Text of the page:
(It's not, after all, necessarily an intuitive skill—one of the things that left me confused and anxious as an undergrad was getting back papers with comments that read, in their entirety, "More analysis." Now when I look back at my earliest work, I can see clearly what my professors meant; then, I thought that that was what I was doing and couldn't figure out how to do better.)

Graff and Birkenstein's templates are like training wheels for student writers, helping them to formulate ideas in ways that are new to them and hopefully to be discarded as composition and analytical skills improve. "They Say/I Say" is also a useful book for instructors to read, as it provides several reminders of the kinds of things that may now be second nature to us but which are likely to be stumbling blocks for students. ...more
3

Jan 26, 2019

I was skeptical of the templates and worried that they would limit my students and lead to formulaic writing, but instead they helped students organize their thoughts, express more complex ideas, and frame their arguments as part of a larger conversation. After only a few exercise with the templates, I noticed students incorporating them into their writing on their own and doing so effectively. Although I’m happy with the results, the reason I’m not giving They Say, I Say more stars is firstly I was skeptical of the templates and worried that they would limit my students and lead to formulaic writing, but instead they helped students organize their thoughts, express more complex ideas, and frame their arguments as part of a larger conversation. After only a few exercise with the templates, I noticed students incorporating them into their writing on their own and doing so effectively. Although I’m happy with the results, the reason I’m not giving They Say, I Say more stars is firstly that it would have been better as an article rather than a book and secondly the authors suggest a much more extensive use of templates than I think is helpful for students. I would recommend using this book judiciously as a tool to help students organize their writing, but be careful not to overdo it. I would rather have slightly disorganized writing expressing authentic ideas in students’ individual voices than homogeneous, formulaic essays. ...more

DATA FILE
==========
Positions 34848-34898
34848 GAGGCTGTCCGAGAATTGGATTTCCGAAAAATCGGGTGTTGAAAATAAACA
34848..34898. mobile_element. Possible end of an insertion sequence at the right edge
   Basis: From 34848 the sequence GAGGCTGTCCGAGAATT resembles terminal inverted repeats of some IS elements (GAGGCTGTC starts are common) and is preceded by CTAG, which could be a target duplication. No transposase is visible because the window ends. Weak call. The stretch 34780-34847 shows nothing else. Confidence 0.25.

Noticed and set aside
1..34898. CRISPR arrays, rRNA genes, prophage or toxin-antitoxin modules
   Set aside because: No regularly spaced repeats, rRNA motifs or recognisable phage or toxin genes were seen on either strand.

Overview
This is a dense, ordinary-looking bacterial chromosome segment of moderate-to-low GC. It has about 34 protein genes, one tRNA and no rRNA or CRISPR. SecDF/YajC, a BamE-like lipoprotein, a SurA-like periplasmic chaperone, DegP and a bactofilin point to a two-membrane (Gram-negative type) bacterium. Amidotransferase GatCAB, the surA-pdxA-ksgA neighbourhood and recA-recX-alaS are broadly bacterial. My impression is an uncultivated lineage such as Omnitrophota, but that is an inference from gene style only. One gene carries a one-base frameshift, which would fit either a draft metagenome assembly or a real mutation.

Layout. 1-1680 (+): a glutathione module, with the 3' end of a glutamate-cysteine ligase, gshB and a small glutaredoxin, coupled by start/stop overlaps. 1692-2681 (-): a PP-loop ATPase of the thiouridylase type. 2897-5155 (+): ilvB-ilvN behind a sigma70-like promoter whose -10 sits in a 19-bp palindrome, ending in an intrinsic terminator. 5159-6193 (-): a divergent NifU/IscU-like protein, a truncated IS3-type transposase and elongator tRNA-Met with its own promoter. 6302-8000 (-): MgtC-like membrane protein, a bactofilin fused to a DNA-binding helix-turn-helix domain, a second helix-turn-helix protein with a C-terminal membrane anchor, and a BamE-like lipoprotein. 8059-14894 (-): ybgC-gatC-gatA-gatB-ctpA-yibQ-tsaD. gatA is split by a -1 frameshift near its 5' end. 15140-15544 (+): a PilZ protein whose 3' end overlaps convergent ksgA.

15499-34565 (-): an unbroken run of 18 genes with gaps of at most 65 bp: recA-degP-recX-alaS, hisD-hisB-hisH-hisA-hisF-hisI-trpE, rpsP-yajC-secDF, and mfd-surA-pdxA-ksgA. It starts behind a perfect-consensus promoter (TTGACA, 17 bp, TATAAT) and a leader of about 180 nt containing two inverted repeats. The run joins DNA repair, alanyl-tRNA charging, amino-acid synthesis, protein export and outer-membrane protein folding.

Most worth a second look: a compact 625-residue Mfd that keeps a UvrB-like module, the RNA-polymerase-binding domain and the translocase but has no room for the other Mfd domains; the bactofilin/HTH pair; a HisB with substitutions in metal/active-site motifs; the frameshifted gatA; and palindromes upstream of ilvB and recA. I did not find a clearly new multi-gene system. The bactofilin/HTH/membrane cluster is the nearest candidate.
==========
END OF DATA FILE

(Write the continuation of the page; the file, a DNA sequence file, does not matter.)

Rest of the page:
3

Nov 03, 2016

The authors' aim is to help student writers take part in an academic conversation. Their definition of writing well consists of summarising current debate (they say) and setting up one's own arguments (I say). Each chapter provides simple templates to help students make these move in their own writing. For example,
"In discussions of X, one controversial issue has been _____ . One the one hand, ____ aruges ____. On the other hand, ____ contends ____. Others even maintain _____ . My own view is The authors' aim is to help student writers take part in an academic conversation. Their definition of writing well consists of summarising current debate (they say) and setting up one's own arguments (I say). Each chapter provides simple templates to help students make these move in their own writing. For example,
"In discussions of X, one controversial issue has been _____ . One the one hand, ____ aruges ____. On the other hand, ____ contends ____. Others even maintain _____ . My own view is _____."

Part One consists of three chaptres which cover how to describe a viewpoint, how to summarise a discussion, and how to correctly quote others. Part Two contains four chapters, which cover ways to respond to others' work, idetnifying one's own argument, introducing objections, and explaing the importance of a discussion. Part Three covers how to connect arguments seamlessly, writing in an individual voice and a revision chapter. Part Four has specific advice for writers in the arts, sciences, and social scients. There are some weaker chapters on digital communications and verbal discussions.